Though you can transfer music to the PonoPlayer via Windows drag and drop, if you buy music from Pono you'll need to use the PonoMusic World software.
As part of my testing I used a number of different headphones -- including the Sony MDR-1R and Audio Technica M50 -- and compared the player itself against a smartphone (the Samsung Galaxy S4 Active ) and of course, the Sony Walkman NZW-A17 .
The main impression that resulted from this comparison is that the PonoPlayer is fairly warm in its presentation, which suits "analytical" headphones that can help to bring out more detail.
When faced with Okkervil River's "So Come Back I'm Waiting," the PonoPlayer was able to flesh out the reverb-drenched vocals, giving them shape and an immediate, confessional quality. The Samsung phone made a very good fist of the music but wasn't quite able to capture the same intimacy. Neither did it have the same breadth of stereo image or convey the forceful, staccato stabs of the full band as dynamically.
Beating a midtier phone is one thing, but the PonoPlayer's articulate bass and better midrange detail helped it win out against the Sony NWZ-A17 as well. The descending bassline at the end of "Life" by The Beta Band was "lumpier" via the Walkman, with more differences in volume between each of the notes. The PonoPlayer was able to deliver all of the notes at virtually the same level.
On Bjork's "Stonemilker" the Pono sounded more alive, with more space around the instruments and crisper vocal articulation. While the Sony sounded bassier, it wasn't as lithe, and the performance space seemed smaller.
Meanwhile, the double bass part in David Chesky's "Transcendental Tripping" was further forward in the mix and went deeper when heard through the Pono. Big synth bass sounded impressive though "one note"-like through the Walkman, while singular notes were more easily discerned when using the Pono.
For all its claims to be a high-res only system, the PonoPlayer is just at home playing CD-quality files. With the Talking Heads' "Fear Of Music," the Pono had a warm, supple and yet detailed sound which counterbalanced the coldness of the album's production.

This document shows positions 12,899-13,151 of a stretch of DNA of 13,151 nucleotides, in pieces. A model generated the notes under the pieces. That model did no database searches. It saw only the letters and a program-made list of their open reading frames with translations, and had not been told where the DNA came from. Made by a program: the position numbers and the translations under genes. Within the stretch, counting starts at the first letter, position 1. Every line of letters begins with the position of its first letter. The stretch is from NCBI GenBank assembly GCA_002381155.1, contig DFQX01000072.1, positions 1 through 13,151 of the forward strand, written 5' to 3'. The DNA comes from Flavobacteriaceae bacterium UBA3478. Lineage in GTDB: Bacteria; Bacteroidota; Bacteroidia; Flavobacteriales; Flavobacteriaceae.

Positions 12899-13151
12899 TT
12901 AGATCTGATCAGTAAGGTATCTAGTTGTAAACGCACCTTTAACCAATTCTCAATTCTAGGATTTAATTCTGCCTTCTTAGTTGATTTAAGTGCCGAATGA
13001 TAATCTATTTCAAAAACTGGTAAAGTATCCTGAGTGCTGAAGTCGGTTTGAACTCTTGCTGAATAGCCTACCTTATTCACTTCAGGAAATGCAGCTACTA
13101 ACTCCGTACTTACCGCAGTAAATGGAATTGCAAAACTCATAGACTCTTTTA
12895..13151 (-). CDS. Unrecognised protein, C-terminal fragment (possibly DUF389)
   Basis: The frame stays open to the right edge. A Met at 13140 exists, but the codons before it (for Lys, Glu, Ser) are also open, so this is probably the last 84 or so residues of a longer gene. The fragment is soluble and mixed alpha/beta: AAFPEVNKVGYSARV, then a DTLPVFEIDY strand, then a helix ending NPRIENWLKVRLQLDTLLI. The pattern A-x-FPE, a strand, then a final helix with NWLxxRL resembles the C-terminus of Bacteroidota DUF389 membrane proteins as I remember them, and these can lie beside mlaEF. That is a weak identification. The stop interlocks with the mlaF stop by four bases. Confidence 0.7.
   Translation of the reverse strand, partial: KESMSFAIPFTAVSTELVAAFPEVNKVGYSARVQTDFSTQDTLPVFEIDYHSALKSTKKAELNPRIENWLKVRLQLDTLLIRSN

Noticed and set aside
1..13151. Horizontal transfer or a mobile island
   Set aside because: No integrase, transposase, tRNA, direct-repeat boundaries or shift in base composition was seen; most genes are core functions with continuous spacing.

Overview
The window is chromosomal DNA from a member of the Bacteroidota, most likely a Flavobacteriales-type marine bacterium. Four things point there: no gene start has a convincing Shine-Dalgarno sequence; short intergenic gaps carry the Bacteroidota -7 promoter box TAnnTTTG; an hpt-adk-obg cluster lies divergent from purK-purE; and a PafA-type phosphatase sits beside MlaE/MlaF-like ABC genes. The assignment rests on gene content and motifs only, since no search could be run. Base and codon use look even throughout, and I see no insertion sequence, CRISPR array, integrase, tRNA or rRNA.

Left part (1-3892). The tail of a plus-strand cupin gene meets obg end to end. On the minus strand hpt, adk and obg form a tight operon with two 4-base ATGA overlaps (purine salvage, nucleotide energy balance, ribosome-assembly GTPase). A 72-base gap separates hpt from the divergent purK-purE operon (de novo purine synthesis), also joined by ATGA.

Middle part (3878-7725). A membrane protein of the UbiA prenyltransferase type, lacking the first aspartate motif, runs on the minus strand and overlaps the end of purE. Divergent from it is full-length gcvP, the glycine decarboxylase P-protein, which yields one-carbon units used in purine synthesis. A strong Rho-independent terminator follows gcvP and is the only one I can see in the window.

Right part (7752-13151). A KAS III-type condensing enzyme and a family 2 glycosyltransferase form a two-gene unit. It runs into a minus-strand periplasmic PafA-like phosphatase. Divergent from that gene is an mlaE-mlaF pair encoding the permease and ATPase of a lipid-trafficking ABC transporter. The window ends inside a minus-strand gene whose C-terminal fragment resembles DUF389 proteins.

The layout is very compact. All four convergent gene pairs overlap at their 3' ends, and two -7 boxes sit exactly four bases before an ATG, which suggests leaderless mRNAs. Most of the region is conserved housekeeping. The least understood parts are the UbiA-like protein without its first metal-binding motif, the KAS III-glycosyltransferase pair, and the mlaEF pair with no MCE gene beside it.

If you're lucky enough to own a pair of balanced-mode-capable headphones -- think twin-wired models such as the Sony Z7 , the Sennheiser HD 650 and so on -- switching the PonoPlayer to balanced mode becomes the no. 1 reason to buy this player. It can sound as good as the Plenue 1 for less than half the price! Bass deepens and midrange detail improves markedly. The most remarkable thing about using it this way is that there was no penalty to battery life in our tests -- it managed over 6 hours playing a 24/96 WAV file. If only the player didn't have all of the other frustrating issues...
Is there any point in paying more than the Pono? Yes, but in some cases you'll need to pay a lot more. Both the Sony ZX2 and the Cowon Plenue offered a bigger sound with better bass, but run at the $1,000-plus mark. Meanwhile, the Astell & Kern AK Jr. offers a better user experience and better battery life for a hundred dollars more.
Would I buy the $400 PonoPlayer with my own money? Sadly, no. But the other day, when presented with a drawer full of players, including the Sony Walkman ZX2 and the Cowon Plenue 1 I still reached for the PonoPlayer for my commute home. It's just got...something.
But in the end, the actual PonoPlayer could never live up to its own hyperbole. If you have $400 and you want something that sounds immediately impressive, a better set of headphones would make more of a difference. (Memo to Pono: a price cut to $300 would certainly help, too.)
The PonoPlayer by itself cannot revolutionize the industry, but it does have people at least talking about better-sounding music. If this conversation serves to improve the situation, then that could be the PonoPlayer's greatest contribution to the music industry, not the player itself. There will undoubtedly be more PonoPlayers to come, and they will hopefully learn the ergonomics and battery-life lessons this device will teach them.
I'm looking forward to that day, and a PonoPlayer I can more enthusiastically recommend.